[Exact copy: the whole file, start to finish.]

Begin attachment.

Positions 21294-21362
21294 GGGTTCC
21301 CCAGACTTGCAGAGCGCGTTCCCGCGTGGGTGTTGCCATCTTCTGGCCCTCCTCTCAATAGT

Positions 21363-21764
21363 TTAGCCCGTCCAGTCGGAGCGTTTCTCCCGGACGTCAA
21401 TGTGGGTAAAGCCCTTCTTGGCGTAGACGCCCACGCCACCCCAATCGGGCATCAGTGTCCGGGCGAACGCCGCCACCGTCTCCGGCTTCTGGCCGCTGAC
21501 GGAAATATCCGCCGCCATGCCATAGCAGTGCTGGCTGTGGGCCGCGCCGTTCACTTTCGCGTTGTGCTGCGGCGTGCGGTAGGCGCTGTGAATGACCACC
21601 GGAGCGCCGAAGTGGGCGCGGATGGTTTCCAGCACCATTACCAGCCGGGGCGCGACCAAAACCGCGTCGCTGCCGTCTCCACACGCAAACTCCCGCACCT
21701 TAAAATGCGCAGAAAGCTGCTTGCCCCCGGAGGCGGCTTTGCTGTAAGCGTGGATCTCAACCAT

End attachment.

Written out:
Positions 21294-21362
21294 GGGTTCC
21301 CCAGACTTGCAGAGCGCGTTCCCGCGTGGGTGTTGCCATCTTCTGGCCCTCCTCTCAATAGT

Positions 21363-21764
21363 TTAGCCCGTCCAGTCGGAGCGTTTCTCCCGGACGTCAA
21401 TGTGGGTAAAGCCCTTCTTGGCGTAGACGCCCACGCCACCCCAATCGGGCATCAGTGTCCGGGCGAACGCCGCCACCGTCTCCGGCTTCTGGCCGCTGAC
21501 GGAAATATCCGCCGCCATGCCATAGCAGTGCTGGCTGTGGGCCGCGCCGTTCACTTTCGCGTTGTGCTGCGGCGTGCGGTAGGCGCTGTGAATGACCACC
21601 GGAGCGCCGAAGTGGGCGCGGATGGTTTCCAGCACCATTACCAGCCGGGGCGCGACCAAAACCGCGTCGCTGCCGTCTCCACACGCAAACTCCCGCACCT
21701 TAAAATGCGCAGAAAGCTGCTTGCCCCCGGAGGCGGCTTTGCTGTAAGCGTGGATCTCAACCAT